“He loves Jesus,” she said, adding that her future mate is also funny, goofy, genuine and has a big heart. “He loves sports, is close to his family and treats women with respect.”
Levi balances her, Lindsay said, because he’s more laid-back, spontaneous and shy at times.
“I’m more outgoing, loud and a planner so he’s definitely my better half,” she said. “He completes me and I’m very blessed to have him as my future husband.”
She said she wouldn’t change anything about Levi since he complements her so well.
“He makes me want to be a better person and when I’m not around him, I don’t feel complete,” Lindsay said. “He’s my other half, my better half.”
Once a plan to propose began to take shape in Levi’s head, he asked permission of Randy and Janet Evans to marry their daughter.
Even though Randy is Levi’s former high school principal, he said the conversation was not awkward although he felt somewhat nervous about asking the question.
When the time came to propose to Lindsay, her love of Post-it Notes helped him come up with a unique idea.
The colorful square-shaped pieces of paper, which Lindsay describes as her fetish, has been a part of their dating life.
In fact, for anniversaries the past year, she said Levi has always made her Post-it Notes creations such as a Post-it Note picture frame and calendar.
But what happened on Oct. 23—her 24th birthday—was the Super Bowl creation of Post-it Notes.
On that day, Levi invited Lindsay to his apartment for breakfast, telling her she had to call him on the phone when she arrived.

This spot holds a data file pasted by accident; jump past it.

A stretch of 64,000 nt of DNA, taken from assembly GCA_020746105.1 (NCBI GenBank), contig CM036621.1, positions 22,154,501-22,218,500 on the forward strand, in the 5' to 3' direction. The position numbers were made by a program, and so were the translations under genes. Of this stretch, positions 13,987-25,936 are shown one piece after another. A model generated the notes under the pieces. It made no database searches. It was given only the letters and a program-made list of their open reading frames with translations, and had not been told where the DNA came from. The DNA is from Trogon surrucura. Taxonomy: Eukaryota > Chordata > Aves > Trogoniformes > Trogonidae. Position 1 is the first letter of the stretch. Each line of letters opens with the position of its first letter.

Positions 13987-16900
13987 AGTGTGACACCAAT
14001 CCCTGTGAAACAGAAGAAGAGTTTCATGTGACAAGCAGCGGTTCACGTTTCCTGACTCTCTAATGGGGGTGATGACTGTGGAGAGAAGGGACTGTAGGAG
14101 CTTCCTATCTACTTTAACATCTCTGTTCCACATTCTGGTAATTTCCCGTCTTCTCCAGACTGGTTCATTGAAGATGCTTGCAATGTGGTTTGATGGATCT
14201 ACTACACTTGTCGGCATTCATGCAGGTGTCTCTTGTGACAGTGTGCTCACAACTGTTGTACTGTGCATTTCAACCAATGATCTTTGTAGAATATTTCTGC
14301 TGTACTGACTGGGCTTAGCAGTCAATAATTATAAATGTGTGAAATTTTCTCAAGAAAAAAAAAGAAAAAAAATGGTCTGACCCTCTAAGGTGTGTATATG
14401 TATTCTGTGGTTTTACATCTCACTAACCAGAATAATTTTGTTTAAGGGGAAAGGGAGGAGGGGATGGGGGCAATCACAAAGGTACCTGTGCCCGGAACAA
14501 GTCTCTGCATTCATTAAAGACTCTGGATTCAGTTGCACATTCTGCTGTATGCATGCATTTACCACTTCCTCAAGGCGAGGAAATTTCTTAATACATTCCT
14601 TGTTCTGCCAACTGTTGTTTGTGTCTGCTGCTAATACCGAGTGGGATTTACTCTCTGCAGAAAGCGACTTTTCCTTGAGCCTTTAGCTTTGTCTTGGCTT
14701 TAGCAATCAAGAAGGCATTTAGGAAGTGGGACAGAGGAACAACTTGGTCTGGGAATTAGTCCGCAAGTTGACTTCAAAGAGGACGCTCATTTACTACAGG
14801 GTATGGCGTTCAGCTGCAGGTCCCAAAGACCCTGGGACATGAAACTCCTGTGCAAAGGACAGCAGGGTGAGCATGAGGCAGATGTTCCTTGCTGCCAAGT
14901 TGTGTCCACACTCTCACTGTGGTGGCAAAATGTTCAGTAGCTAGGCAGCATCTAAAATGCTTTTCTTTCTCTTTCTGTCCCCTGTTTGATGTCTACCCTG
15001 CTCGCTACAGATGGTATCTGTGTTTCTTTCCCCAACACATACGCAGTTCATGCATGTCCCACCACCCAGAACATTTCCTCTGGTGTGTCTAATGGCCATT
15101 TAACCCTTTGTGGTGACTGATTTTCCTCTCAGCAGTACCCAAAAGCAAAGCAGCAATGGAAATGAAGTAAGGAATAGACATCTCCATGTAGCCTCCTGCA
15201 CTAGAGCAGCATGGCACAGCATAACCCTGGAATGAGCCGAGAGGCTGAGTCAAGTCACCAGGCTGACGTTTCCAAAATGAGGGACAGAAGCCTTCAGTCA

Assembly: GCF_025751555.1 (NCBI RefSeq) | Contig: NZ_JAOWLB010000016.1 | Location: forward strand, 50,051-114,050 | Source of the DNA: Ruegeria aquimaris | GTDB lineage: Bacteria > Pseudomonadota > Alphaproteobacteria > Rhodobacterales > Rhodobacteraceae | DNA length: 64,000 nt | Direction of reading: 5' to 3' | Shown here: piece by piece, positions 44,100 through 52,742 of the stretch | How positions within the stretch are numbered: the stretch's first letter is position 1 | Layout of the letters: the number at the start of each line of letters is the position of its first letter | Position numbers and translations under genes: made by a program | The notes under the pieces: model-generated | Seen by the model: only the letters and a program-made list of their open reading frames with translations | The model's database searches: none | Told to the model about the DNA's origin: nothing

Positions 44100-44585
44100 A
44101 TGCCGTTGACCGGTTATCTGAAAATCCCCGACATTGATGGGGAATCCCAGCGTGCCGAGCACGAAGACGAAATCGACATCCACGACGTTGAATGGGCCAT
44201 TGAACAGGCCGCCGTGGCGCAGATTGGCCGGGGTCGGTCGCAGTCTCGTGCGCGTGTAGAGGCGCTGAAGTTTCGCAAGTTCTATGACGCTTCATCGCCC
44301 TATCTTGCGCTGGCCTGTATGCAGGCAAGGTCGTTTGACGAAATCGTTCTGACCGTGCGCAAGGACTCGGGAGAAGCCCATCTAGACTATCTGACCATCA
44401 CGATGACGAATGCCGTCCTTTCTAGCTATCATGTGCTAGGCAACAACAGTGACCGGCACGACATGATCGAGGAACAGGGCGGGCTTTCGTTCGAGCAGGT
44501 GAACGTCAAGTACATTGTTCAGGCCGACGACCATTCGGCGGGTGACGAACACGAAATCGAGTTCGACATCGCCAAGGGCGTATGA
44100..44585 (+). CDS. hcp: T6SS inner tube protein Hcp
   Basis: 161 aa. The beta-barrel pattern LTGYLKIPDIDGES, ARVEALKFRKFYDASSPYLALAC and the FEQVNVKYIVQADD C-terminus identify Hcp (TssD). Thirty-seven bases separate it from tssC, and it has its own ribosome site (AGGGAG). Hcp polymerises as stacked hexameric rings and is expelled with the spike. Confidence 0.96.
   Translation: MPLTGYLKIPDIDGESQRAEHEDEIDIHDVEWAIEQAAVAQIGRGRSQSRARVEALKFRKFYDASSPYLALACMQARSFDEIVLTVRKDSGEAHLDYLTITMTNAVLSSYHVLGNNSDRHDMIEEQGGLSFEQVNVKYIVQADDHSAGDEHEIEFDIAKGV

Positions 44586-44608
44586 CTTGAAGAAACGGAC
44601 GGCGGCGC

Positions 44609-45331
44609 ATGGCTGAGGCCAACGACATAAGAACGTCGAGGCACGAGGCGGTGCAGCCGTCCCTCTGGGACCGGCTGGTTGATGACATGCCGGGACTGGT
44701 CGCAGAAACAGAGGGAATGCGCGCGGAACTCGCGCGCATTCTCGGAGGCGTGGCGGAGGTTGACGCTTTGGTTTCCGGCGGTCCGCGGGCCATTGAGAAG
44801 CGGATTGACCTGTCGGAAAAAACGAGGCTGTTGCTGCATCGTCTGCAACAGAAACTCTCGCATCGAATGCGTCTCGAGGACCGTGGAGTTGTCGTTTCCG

“He walked me to his door and had me close my eyes. I didn’t really know what to expect, maybe some balloons and confetti,” she said. “Boy, oh boy, was I wrong.”
She opened her eyes and all three walls were covered in different colors of bright Post-it Notes with romantic words.
“It was fantastic and I was in Post-it Note heaven,” Lindsay said. “Needless to say I was shocked. He definitely surprised me.”
After Lindsay regained her composure, Levi sat her down and read her a five-page poem about their journey together.
The last line said, “I can’t wait any longer for you to become my wife.”
Levi then walked to the window and flipped the blinds to show a message, in Post-it Notes of course, that read: “Marry me.”
When Lindsay turned to look at him, Levi had dropped to one knee, flashed a ring and popped the question.
“I said ‘yes.’ ”
“It was the perfect proposal and the best birthday ever,” Lindsay said.
Later, she discovered her fiance had spent 8 hours and used more than 3,000 notes to create
Find the complete story in our print edition. Receive the entire issue of the Gothenburg Times on-line in PDF format each Wednesday for only $25 per year. Call 308-537-3636 to subscribe.
- Gothenburg 8th graders blast McCook
- Gothenburg plays a feisty brand of basketball at North Platte Jamboree
- Brady volleyball players named to MNAC All-Conference team
- Nebraska Cattlemen host 2016 annual convention
- Chamber hosts Magic on Main Street next week
- AREA NEWS DIGEST
- Gothenburg youth prepare to serve our country
- Local sisters share more than genetics